Seth Tibbot stumbled upon the exact thing he needed to take his hobby to the next level: a $25 refrigerator.
He took the fridge home, gutted it, cleaned it and lined the inside with Christmas lights. The fridge would make a great tempeh incubator.
It was 1978, and Tibbot was one the few people in the U.S. growing and selling tempeh, an Indonesian grainy, fermented soybean.
Tibbot had his first taste as a college student on The Farm, the influential vegetarian commune in Tennessee. His love for tempeh inspired an idea for a new business.
He based it around granola.
“There was no granola in my whole college town. Except in the head shop where I was working. Right below the pipes and the papers were these little rainbow bags of granola,” he said.
Five years later he saw granola everywhere. Tibbot believed tempeh could be the next great thing, the next granola.
His tempeh dream didn’t exactly pan out.
But today, the food Tibbot once grew inside his refrigerator is in demand. It’s a staple in one of the fastest growing diets in the country: veganism.
Veganism is a step further than vegetarianism. Vegans don’t eat any animal products, like cheese, milk or eggs. Despite strict requirements, the diet has become massively popular.
It’s the diet of choice of some of today’s biggest celebrities like Beyonce and Brad Pitt, and Portland is ground-zero in the U.S.
In 2016, PETA (People for the Ethical Treatment of Animals) named the Rose City as the most vegan-friendly city in America. The next year CNN listed it as one of the best cities for vegans in the world.
Beyond eating, vegans can shop for groceries in a vegan mini-mall, eat a meatless barbecue or even visit the world’s first vegan strip club.
This #vegan thing may seem like a recent fad. In reality, Oregon has a history of vegetarianism dating back more than a century.
The Hippie Ingredient
Seventh Day Adventists had opened Portland’s first vegetarian restaurant in the 1890s. By the turn of the century, the city had three more.
Portland is also home to the country’s oldest tofu maker. The still-operating Ota Tofu, opened its doors in 1911. It sold mainly to Chinese and Japanese immigrants.
Vegetarian remained a fringe diet until one explosive ingredient was thrown in the mix: hippies.
“It was a total rebellion,” said Jonathan Kauffman, author of “Hippie Food: How Back-to-the-Landers, Longhairs, and Revolutionaries Changed the Way We Eat.”
Kauffman interviewed hundreds of people across the country to understand how counterculture shaped the American diet.
During the ‘60s and ‘70s, food turned political.
“If you read any of the early alternative press articles about food, you couldn’t get more than a few sentences without getting something about war, industry or plastic or the man or ‘Amerikkka.’ It was all tied in,” he said.
Radical food thought then sounds ordinary today.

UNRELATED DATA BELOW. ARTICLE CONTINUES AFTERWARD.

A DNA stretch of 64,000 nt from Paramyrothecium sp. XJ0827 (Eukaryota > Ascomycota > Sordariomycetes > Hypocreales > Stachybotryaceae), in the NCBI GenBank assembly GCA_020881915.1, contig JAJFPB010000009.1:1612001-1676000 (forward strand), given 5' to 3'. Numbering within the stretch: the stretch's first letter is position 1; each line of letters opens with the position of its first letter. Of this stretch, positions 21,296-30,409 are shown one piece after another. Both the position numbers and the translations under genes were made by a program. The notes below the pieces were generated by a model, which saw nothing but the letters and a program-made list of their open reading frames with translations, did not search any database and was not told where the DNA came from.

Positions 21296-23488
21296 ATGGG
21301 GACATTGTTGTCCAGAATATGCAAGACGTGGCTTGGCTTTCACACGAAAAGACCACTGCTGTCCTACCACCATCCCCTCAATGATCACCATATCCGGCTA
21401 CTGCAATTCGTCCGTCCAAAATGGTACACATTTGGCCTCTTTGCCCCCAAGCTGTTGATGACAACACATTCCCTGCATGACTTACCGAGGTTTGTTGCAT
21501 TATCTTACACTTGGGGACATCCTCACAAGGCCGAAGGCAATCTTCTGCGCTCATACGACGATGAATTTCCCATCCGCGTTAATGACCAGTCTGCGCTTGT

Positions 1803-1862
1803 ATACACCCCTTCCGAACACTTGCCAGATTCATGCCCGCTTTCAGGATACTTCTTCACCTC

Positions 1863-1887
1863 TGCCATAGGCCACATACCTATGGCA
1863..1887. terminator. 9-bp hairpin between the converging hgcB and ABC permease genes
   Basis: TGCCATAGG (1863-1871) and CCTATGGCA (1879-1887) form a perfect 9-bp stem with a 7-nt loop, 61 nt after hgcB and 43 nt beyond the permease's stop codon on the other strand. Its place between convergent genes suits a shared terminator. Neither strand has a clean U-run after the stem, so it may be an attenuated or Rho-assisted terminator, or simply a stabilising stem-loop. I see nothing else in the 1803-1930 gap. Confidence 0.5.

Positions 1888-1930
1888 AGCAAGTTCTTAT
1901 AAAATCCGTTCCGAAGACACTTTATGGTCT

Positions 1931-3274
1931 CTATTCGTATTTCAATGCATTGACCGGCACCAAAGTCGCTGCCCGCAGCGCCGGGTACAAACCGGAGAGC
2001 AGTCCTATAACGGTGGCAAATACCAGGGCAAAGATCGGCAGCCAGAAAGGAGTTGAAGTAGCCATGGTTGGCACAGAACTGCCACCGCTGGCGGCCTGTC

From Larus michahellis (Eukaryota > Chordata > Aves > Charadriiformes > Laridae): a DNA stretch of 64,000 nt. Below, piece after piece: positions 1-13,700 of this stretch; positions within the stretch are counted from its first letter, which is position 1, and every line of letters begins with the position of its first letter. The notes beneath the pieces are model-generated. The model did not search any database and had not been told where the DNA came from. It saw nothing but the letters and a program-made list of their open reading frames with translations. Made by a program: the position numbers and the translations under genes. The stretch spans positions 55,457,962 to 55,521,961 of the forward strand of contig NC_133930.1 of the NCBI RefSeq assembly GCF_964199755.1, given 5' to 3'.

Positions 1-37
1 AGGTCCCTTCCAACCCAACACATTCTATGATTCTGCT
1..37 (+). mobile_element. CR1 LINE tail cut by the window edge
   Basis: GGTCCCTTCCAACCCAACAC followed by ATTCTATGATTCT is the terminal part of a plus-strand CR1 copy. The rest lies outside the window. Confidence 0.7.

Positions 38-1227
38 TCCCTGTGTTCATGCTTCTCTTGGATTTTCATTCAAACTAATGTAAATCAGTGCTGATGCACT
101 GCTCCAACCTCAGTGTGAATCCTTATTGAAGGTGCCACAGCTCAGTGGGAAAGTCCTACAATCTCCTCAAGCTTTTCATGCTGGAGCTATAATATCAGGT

The counterculture was replacing processed white bread with whole wheat. They avoided sugar, grew their own vegetables and sought out alternative proteins like tofu.
But a larger message was unfolding: Our choices as consumers matter.
The book “Diet For A Small Planet” by Frances Moore Lappé amplified that message. The best-seller presented a compelling case for vegetarianism. She argued global hunger could be solved if we used the soy fed to animals for humans instead.
It struck a chord beyond the counterculture. More and more people became interested in foods like tofu, granola and whole grains. But finding some of them was still difficult.
“I talked to one macrobiotic guy trying to find brown rice. He had to find a friend of a friend and had to knock on the back door of a karate dojo and pick up five pounds,” Kauffman said.
The New Granola
Tempeh maker Seth Tibbot saw Oregon as the beacon for this new political movement changing the American dinner plate.
He was an Ohio college student who had converted to vegetarianism after reading “Diet For A Small Planet.” After graduation, he and a friend packed up a Volkswagen Bug and landed in Oregon the day President Richard Nixon resigned, “which was awesome,” he said.
A few years later, Tibbot was selling tempeh in Oregon’s natural food stores and food co-ops — all popping up to feed the growing demand for alternative food.
He struck out for close to a decade. He made $31,000 — total. He was living in a three-story treehouse he built and sticking to a budget of $290 a month.
But others were finding success in this new marketplace.
“People weren’t just forming little stores. They were forming trucking companies and wholesale warehouses and distributors,” Kauffman said. “It was so hard to get some of these foods they were adopting, they had to start their own supply chain.”
One Portlander struck gold.
Paul Wenner took some leftover rice pilaf from his Gresham restaurant, added mushrooms, oats and cheese, baked it and thus invented the Gardenburger.
It was the first veggie patty to make the leap from health food circles to barbecue grills across the nation.
Tibbot took notice.
“[Wenner] had the technology to stamp out a burger. He could make 60 a minute … in an hour he’d have a pallet,” he said. Tibbot, meanwhile, was stamping his burgers by hand. But that painstaking process came only after he grew the tempeh.
“What took him an hour, took me two days,” Tibbot said.